ANTHRAX guitarist Scott Ian recently spoke to Artisan News about his current "Speaking Words" spoken-word tour. You can watch the report below.Speaking about what made him decide to do a spoken-word tour, Ian told The Aquarian Weekly: "Well, when [punk rock icon Henry Rollins] first started doing it in the early '90s or whenever he started doing it, he was definitely relating a lot of road stories, and he wrote that book 'Get In The Van'. Some of the shows that I saw back then, it was definitely kind of like that' where he's just up there telling stories. He hadn't really gotten political yet, but over the years, his show has changed and grown. Mine is just starting. So, I'm basically just coming from a place that I feel real comfortable with and there are a lot of these stories that I do tell are stories that I've sat around in bars with my friends over the years. I would go, 'Oh my God, you're not going to believe this…' Then I would tell the story and it never failed, we'd be cracking up. It was just something that in the back of my mind, I always felt I could do. I just really didn't know how. "I certainly wasn't being proactive about it. It's not like I was out there looking to go do these dates. I'm not the type of guy looking for reasons to travel anymore. I'm busy enough with ANTHRAX that I don't need something else to take me away from my wife and my son. It would have to be something that I was obviously really, really enjoying in a different way and it has to be something that was fulfilling me in a different way than I already have with my band. "So, I did a one-off in London a couple of years ago. I got offered to do it and they asked me to come over and do a solo show. I thought they meant come with my guitar and sing and I was like, 'I don't do that!' And they were like, 'No, stupid. It's a speaking show! Just come and tell stories.' I thought, 'Oh, well, that I can do.' I really didn't give it much thought. I figured I can do that, so I said yes because I had like five months to prepare for it. "I had this big grand plan that I was going to be super professional about it and write my show and invite some of my comedian friends over to watch me do my show at my house and they can give me notes on it and help me put together this perfectly crafted talking show. And I didn't do any of that. I spent five months not even thinking about it until the night before the gig, where I really had no idea what I was gonna do. [Laughs] I was gonna call my agent and tell him I had the flu and to cancel the show. Because, really, it was, like, who cares? It's 200 people in a club. It's not like we're canceling some big rock show and whatever. People will get on with their lives. My wife, Pearl, pretty much just said, 'That's beat. There's no reason for you to cancel. You know what you're doing. These stories are a part of you. All you have to do is go in there like you're hanging out with your friends in a bar and tell stories.' That's kind of all the advice I needed. It just really calmed me down. It got me on stage the next night. And then cut to two hours later at the end of the show, I'm in the dressing room asking my agent how do I do more of this because I had so much fun doing it. And that's how that snowballed into a full tour in the U.K., a show in Germany, and a couple shows in Australia. Now, I get to bring it back home and do it in the States and Canada." Asked if it shocks him that he was asked to do a spoken-word show, Ian said: "I don't know if shock is the right word, but I was definitely flattered that someone was willing to take a chance on me. Take a risk on something that's really not what I'm known for and it's not what I do. Someone thought that I had enough of a point of view and the ability to actually get on stage and entertain people who are paying money to come and see me. That takes a lot of faith and trust. It's not like I had some kind of a DVD out already where people can see what it was. I didn't even know what it was until I started doing it. And then I really learned how to do it. Just by being on tour and doing show after show. I really learned how to do this by doing it. I talked to a lot of my stand-up comedian friends, who all said the same thing: 'The only way to learn it is to do it in front of people, and that's how you get better at it.' And it's still fun for me to do. I still look forward to it because there are so many unknowns about it to me. It's something I'm obviously learning as I go. So I'm excited about these shows because it's only gonna get better."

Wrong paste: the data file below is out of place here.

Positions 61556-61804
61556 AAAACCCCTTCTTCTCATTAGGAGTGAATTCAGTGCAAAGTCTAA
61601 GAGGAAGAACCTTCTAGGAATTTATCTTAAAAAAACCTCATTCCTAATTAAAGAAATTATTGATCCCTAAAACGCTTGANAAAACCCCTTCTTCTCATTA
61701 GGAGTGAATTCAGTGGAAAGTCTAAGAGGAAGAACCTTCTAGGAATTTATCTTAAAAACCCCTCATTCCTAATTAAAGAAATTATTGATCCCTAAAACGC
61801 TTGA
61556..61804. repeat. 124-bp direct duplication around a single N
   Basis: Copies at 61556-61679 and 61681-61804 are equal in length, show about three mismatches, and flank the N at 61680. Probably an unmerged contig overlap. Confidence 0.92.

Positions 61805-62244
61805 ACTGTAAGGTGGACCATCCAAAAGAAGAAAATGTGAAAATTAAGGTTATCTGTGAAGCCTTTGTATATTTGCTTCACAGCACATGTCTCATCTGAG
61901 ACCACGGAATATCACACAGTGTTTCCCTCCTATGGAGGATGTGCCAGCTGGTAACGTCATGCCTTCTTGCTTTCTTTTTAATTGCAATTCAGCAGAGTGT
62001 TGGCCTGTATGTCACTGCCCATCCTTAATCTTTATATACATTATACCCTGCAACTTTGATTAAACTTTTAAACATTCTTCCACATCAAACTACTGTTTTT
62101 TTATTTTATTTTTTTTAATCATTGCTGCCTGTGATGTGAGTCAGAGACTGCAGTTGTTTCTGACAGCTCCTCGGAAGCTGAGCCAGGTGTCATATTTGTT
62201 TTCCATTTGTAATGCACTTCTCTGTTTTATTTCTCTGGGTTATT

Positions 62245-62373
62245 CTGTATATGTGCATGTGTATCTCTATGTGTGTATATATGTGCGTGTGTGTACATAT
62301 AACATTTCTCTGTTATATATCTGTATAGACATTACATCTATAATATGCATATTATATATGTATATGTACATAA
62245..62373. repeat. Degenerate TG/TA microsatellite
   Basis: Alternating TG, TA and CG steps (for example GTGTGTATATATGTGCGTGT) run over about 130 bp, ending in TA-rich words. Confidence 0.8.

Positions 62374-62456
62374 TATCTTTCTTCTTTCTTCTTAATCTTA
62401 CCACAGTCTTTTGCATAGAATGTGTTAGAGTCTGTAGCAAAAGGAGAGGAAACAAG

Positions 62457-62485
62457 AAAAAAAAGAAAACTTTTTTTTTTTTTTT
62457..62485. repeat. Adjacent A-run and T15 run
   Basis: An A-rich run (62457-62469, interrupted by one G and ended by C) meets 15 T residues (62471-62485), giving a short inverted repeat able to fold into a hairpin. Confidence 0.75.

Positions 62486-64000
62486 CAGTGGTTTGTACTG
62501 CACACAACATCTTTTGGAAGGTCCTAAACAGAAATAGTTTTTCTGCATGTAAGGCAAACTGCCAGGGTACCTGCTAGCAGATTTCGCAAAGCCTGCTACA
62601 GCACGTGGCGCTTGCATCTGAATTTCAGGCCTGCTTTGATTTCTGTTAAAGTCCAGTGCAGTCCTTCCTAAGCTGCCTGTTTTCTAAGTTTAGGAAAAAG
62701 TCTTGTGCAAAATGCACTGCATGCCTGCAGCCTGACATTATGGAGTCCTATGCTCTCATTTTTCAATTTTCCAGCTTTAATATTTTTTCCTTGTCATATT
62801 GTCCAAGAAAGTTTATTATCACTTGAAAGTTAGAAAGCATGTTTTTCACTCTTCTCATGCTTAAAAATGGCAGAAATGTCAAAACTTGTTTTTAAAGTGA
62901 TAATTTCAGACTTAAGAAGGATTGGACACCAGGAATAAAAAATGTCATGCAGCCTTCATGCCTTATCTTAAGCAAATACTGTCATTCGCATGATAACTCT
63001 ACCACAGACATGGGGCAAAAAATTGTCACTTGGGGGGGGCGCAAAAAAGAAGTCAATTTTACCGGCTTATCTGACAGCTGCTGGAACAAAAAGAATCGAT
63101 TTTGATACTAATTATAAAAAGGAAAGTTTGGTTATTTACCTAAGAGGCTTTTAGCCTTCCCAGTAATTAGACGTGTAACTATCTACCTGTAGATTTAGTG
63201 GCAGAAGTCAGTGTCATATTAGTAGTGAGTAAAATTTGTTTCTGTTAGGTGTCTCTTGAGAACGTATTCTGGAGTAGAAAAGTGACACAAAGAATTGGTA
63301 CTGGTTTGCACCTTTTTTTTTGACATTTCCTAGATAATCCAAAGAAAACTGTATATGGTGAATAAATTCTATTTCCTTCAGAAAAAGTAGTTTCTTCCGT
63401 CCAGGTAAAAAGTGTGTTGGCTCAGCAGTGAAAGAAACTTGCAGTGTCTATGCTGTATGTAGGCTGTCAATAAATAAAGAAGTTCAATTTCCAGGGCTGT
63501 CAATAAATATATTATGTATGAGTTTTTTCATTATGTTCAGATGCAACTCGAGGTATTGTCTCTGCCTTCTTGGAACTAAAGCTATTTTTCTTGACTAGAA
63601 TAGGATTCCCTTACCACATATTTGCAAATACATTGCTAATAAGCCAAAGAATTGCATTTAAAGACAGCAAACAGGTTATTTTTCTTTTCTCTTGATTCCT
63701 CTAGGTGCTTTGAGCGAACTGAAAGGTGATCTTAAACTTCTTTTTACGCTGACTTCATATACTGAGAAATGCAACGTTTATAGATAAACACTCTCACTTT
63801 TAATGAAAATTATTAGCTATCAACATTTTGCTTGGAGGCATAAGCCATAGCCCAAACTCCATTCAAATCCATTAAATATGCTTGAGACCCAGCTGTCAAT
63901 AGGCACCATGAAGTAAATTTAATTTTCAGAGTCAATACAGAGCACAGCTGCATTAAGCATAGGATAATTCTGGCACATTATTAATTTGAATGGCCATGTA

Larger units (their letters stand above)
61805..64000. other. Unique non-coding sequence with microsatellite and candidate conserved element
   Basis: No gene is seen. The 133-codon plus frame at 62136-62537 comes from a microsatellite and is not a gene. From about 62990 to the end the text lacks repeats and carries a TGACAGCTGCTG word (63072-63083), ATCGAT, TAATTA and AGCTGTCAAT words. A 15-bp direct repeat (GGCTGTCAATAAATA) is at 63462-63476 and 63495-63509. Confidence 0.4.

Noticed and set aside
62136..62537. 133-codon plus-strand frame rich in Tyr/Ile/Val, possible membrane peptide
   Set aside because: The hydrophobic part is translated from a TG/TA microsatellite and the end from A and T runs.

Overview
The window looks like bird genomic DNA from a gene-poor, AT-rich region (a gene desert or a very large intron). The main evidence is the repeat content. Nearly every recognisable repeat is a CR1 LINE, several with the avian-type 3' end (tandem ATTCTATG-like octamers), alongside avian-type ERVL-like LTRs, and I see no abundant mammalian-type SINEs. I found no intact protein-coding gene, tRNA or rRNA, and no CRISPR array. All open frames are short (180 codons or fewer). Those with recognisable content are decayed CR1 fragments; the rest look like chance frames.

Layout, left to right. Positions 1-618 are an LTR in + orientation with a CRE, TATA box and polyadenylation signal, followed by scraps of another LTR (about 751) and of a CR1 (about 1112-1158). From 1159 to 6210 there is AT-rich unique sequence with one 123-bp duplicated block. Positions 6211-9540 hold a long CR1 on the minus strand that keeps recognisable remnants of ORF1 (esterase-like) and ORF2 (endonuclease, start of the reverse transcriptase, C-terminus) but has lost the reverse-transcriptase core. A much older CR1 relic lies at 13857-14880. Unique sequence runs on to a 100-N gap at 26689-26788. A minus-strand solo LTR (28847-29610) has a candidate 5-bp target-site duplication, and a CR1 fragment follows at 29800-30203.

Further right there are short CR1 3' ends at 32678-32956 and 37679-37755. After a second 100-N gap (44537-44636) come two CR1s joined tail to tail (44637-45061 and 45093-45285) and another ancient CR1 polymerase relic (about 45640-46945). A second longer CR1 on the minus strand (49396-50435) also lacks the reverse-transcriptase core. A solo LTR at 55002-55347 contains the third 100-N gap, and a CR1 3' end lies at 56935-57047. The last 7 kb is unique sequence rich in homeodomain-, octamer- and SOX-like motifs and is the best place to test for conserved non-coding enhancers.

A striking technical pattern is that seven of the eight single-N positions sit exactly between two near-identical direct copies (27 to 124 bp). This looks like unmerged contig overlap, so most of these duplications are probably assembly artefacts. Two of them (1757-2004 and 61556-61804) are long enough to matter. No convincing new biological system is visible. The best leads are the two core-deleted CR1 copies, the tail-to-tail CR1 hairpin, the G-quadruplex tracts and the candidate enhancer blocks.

To comment on a BLABBERMOUTH.NET story or review, you must be logged in to an active personal account on Facebook. Once you're logged in, you will be able to comment. User comments or postings do not reflect the viewpoint of BLABBERMOUTH.NET and BLABBERMOUTH.NET does not endorse, or guarantee the accuracy of, any user comment. To report spam or any abusive, obscene, defamatory, racist, homophobic or threatening comments, or anything that may violate any applicable laws, use the "Report to Facebook" and "Mark as spam" links that appear next to the comments themselves. To do so, click the downward arrow on the top-right corner of the Facebook comment (the arrow is invisible until you roll over it) and select the appropriate action. You can also send an e-mail to blabbermouthinbox(@)gmail.com with pertinent details. BLABBERMOUTH.NET reserves the right to "hide" comments that may be considered offensive, illegal or inappropriate and to "ban" users that violate the site's Terms Of Service. Hidden comments will still appear to the user and to the user's Facebook friends. If a new comment is published from a "banned" user or contains a blacklisted word, this comment will automatically have limited visibility (the "banned" user's comments will only be visible to the user and the user's Facebook friends).